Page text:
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In English, one can connect two sentences with a colon. There can be a capital letter after the colon.

If I'm understanding the rules correctly, that capital letter after the colon is not possible. Did I understand correctly?

Example in English:

Flor is happy: She made her deadline.

Does it have to look like this in Spanish?

Flor está contenta: logró entregar el proyecto a tiempo.

Or can I use a capital L in logró?

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    I didn't know that was correct english – theonlygusti May 14 '18 at 18:57
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According to RAE capitals should follow the colon only in certain cases (see section 3.3)

  • In the salutation when writing a letter.
  • In certain documents, after the verb that "explains" the nature of the document (for example, a certification).
  • When reproducing a textual quote.

Check this section about capitals for more about when to use them. As you can see only sections 1.3, 1.4 and 1.6 are related to capitals after colon (the above examples).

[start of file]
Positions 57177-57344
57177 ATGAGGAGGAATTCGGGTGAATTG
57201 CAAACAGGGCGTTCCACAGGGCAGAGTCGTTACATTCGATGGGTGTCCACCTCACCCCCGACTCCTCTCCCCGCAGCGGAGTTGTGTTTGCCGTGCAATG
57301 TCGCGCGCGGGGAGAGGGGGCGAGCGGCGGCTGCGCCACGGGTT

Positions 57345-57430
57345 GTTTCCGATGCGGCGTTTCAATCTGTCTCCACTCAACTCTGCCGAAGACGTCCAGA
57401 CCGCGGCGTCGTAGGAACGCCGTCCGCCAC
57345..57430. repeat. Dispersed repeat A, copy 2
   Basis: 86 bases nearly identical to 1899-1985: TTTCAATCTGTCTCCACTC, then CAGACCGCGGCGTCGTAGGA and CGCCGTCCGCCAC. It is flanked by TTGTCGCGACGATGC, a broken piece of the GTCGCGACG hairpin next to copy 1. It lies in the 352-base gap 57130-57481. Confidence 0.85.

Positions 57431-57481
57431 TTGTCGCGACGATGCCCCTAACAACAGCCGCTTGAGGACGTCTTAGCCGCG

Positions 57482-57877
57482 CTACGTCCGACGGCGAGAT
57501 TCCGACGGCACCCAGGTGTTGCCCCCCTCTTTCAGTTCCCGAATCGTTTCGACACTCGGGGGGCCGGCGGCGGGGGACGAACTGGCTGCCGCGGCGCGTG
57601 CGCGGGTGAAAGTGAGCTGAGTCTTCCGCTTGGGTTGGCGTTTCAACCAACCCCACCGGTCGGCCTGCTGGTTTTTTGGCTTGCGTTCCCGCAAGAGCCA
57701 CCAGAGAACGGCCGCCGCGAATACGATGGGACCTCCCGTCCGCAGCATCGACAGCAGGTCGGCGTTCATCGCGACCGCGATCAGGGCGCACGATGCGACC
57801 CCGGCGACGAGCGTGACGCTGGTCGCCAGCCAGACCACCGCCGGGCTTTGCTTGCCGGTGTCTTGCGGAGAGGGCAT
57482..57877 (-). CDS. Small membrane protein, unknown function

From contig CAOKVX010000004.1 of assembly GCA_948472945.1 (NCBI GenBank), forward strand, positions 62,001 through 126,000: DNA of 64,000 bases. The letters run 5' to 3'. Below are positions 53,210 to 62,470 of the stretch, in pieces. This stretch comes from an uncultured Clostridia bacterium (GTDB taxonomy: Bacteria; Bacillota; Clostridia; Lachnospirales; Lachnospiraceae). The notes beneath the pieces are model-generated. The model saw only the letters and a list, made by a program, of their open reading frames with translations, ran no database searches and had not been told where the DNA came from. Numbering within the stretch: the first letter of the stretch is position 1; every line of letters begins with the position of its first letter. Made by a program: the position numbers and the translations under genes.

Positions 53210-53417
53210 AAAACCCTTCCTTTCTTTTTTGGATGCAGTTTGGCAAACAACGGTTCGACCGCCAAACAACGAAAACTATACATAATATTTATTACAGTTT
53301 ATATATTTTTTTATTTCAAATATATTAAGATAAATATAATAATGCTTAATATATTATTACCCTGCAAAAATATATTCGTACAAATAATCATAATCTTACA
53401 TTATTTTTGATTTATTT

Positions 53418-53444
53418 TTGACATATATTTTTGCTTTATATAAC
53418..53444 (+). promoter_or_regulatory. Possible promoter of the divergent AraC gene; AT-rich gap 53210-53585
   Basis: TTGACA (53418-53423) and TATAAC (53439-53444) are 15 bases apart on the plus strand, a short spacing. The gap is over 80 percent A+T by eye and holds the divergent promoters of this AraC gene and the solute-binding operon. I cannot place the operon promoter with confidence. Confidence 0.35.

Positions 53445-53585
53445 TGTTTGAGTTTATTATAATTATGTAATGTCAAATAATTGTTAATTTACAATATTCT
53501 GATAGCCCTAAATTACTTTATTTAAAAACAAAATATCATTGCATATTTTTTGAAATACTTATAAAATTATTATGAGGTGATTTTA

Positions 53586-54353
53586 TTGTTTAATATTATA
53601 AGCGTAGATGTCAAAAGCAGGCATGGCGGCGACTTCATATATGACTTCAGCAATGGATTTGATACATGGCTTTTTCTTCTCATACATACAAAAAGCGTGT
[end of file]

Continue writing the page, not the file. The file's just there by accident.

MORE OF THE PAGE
When you have a cause-effect, or two sentences related without any other connector (see section 1.8) or an exemplification (see 1.5) you don't use capitals. To use their same examples:

Ya lo dijo Ortega y Gasset: «La claridad es la cortesía del filósofo». (This is a quote.)

Se ha quedado sin trabajo: no podrá ir de vacaciones este verano. (This is cause and effect.)

De vez en cuando tiene algunos comportamientos inexplicables: hoy ha venido a la oficina en zapatillas. (This explains the first clause.)

I think your example falls in the category described by section 1.8 "oraciones relacionadas entre sí sin necesidad de emplear otro nexo" so you don't start with capital after the colon.

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